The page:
A review of the Jet Bandsaw Riser Block
and Timberwolf resaw blade

by Dominic Greco


For those of you who have a Jet 14" Bandsaw, there is an accessory that can add to the resaw capacity of your bandsaw. It is called a Riser Block.

The Riser Block is a rectangular piece of cast iron, roughly 6" in height. It is installed between the upper and lower cast iron arms of your bandsaw. This block increases the distance between the table and the blade guides, in turn increasing the resaw capacity of your bandsaw.

I purchased mine from Woodcraft for approximately $70.00. Although the color of the riser block was white and my bandsaw was blue, it made little difference. The riser block works for both the old blue and the newer white models.

Installation

While the 2-page directions were somewhat limited in scope, I found I was able to follow them with ease. This installation is not rocket science. All you must be sure of is that you support the upper arm while removing the connecting hardware. Since the upper arm is cast, it is somewhat heavy. If you're not sure you can handle the weight alone, you may want to get someone to help you.

The rest of the installation proceeded without any problems, and soon it was time to install the new blade.

Resaw Blade

Installing the Riser Block also makes it necessary to install a longer blade. The new blade length is 105". Jet does include a 105" blade with the riser block kit, but I set this aside. I had purchased a Timberwolf 105" - " x 3 AS-S x 0.025" thick resaw blade just for this.

The technician at Suffolk Machinery (the company that manufactures Timberwolf Blades) was very helpful when I called. I told him that I had used their blades in the past and that I had purchased the Jet Bandsaw Riser Block kit. He knew immediately which size I needed. He then asked me a number of questions regarding the type of work I was performing with my Bandsaw, and suggested a couple of blades. Besides the resaw blade, I got a " x 6PC x 0.025" thick blade for standard bandsaw work. I ordered the blades and 3 days later I received the packages on my front door step.

For those of you who are interested, Suffolk Machinery's website offers some tips for bandsaw care and maintenance. This document came in handy when it came time to tension my new resaw blade.

After I installed the blade, checked the guides, and blade tension, all that remained was to give the bandsaw a last minute check-up before throwing the switch.

Initial Impression

The first thing that struck me about adding the riser block was that the added height made it somewhat difficult to reach the blade-tensioning knob! I am 6'1" and had to reach up a bit to get to this. I imagine that this will pose something of a problem for woodworkers of a shorter stature.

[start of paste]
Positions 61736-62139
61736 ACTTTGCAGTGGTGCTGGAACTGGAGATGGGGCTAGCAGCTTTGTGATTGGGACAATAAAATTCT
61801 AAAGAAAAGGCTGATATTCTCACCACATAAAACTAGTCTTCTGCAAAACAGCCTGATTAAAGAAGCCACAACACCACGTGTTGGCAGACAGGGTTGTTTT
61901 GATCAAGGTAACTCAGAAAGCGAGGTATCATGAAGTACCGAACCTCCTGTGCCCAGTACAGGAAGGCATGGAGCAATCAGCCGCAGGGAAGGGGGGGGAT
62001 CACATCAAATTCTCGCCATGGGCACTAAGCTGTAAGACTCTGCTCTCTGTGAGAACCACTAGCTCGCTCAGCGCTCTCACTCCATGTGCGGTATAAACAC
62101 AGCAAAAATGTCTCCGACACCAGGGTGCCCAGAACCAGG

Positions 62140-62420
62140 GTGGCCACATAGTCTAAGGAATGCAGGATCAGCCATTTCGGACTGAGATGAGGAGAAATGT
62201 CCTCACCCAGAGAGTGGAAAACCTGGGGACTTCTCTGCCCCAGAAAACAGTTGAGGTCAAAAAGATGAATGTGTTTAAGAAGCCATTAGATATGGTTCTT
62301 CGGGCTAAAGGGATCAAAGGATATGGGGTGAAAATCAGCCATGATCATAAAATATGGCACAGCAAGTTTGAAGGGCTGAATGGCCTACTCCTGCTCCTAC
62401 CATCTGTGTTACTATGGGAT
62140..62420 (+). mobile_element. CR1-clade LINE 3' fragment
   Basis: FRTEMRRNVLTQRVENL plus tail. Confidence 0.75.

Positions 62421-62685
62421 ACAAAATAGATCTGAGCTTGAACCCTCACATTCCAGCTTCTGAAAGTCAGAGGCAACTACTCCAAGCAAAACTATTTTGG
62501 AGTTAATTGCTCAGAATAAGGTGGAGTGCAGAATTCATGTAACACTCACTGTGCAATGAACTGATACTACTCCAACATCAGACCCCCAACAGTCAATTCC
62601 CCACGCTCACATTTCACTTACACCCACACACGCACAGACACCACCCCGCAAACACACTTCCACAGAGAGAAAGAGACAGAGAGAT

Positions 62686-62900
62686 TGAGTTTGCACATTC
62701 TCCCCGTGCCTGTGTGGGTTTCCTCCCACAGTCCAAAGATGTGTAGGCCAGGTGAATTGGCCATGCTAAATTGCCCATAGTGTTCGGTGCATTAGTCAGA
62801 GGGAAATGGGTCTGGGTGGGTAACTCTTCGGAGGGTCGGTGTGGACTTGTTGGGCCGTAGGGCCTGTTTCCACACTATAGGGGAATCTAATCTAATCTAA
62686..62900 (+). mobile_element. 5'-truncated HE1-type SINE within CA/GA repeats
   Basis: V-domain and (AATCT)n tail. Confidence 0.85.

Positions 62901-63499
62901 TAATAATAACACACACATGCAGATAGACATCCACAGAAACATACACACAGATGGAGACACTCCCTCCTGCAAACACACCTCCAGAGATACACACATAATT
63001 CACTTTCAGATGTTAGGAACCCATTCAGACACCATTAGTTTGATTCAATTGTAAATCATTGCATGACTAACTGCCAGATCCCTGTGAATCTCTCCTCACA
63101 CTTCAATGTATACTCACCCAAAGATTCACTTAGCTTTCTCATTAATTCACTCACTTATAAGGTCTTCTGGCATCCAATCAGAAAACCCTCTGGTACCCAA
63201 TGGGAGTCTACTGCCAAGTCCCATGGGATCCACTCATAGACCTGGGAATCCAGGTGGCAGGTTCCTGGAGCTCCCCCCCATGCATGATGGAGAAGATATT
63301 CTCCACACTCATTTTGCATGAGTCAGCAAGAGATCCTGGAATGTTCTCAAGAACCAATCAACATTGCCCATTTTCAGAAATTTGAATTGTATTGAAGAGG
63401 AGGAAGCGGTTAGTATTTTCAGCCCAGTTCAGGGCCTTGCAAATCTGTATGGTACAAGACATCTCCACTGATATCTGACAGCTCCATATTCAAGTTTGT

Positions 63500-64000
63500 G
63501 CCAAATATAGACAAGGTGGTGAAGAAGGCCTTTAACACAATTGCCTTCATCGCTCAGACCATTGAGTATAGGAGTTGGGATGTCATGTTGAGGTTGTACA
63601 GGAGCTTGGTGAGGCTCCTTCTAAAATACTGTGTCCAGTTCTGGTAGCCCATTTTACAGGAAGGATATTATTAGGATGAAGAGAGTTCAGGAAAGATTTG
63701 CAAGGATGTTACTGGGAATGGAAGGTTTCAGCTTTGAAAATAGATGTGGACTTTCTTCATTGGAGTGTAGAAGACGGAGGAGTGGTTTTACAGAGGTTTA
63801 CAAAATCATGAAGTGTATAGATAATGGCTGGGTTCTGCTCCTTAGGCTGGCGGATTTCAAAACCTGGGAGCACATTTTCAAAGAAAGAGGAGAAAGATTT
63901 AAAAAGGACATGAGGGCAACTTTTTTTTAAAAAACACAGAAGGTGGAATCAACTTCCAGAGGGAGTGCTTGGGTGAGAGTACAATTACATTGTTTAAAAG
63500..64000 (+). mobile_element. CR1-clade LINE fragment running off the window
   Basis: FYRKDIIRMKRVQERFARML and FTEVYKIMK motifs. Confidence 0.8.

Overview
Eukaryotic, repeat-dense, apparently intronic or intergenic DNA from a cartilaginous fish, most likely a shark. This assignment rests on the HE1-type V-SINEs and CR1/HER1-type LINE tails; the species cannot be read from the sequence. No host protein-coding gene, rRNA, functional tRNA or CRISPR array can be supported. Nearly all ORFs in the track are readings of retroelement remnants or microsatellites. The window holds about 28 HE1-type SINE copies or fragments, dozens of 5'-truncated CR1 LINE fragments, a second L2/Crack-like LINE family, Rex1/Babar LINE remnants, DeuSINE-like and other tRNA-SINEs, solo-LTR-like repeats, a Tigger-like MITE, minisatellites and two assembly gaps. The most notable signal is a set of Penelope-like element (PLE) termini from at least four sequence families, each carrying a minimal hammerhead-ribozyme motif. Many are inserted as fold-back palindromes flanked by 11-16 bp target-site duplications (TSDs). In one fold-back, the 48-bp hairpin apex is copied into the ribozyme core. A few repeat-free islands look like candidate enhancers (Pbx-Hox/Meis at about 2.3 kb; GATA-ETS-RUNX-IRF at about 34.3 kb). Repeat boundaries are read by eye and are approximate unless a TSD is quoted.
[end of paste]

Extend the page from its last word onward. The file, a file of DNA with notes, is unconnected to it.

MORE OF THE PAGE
After setting up my shop-built resaw fence, and adjusting the fence for the drift in the blade, I retrieved a 1" x 6" piece of oak from the woodpile. My goal was to produce 1/8" veneer. Much to my delight, I was able to slice veneer of a consistent thickness with no problems what so ever. I found that feed rate is crucial to limiting the "wavering" pattern you might get on your work pieces.

Conclusion

The installation was easy and the downtime experienced was minimal. I was able to install the riser block, calibrate the bandsaw, and try resawing all in the same night.

I would highly recommend this economical upgrade to your bandsaw. For those who have a Delta bandsaw, they make a version of the Riser Block that is much the same as Jet's.

Suggestions
  1. Invest the time in building a good, solid resaw fence. Fine Woodworking, ShopNotes, Woodsmith, Wood Magazine, and American Woodworker all have plans for this item. I built a version of the one featured in Fine Woodworking.
  2. Make several push sticks. These saw blades are SHARP! You want to keep your fingers away from them as much as possible.
  3. Support your work fore and aft! Two roller stands work great for me, and are very useful for other applications around the shop. Just make sure you get the type that will extend to the height of your bandsaw's table. I got mine from Home Depot. At approximately $25.00 each, they are worth their weight in gold when working on long work pieces.
  4. While resawing, listen to your bandsaw's motor. If the motor starts to labor under load, slow down. You will get used to the sounds issuing from your bandsaw and know when something is amiss.
  5. Lubricate your blade before resawing. Alta Resource makes a product called Sliq Stik that works fantastically. Besides making resawing easier, it extends the life of your blade by reducing the friction caused by the blade coming in contact with the wood. Friction causes heat, and heat can cause a blade to crack, or become brittle.
  6. Speaking of lubricating your blade, you should also wax your bandsaw's tabletop. Your wood should be able to slide across the table easily.
  7. Unless you have an efficient dust collection system, be prepared to clean up a lot of fine sawdust. I was unprepared for this and spent a lot of time cleaning up. A dust collection retrofit for my bandsaw is my next shop project.

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© 2003 by Ellis Walentine by special arrangement with Wayne Miller of Badger Pond. All rights reserved.
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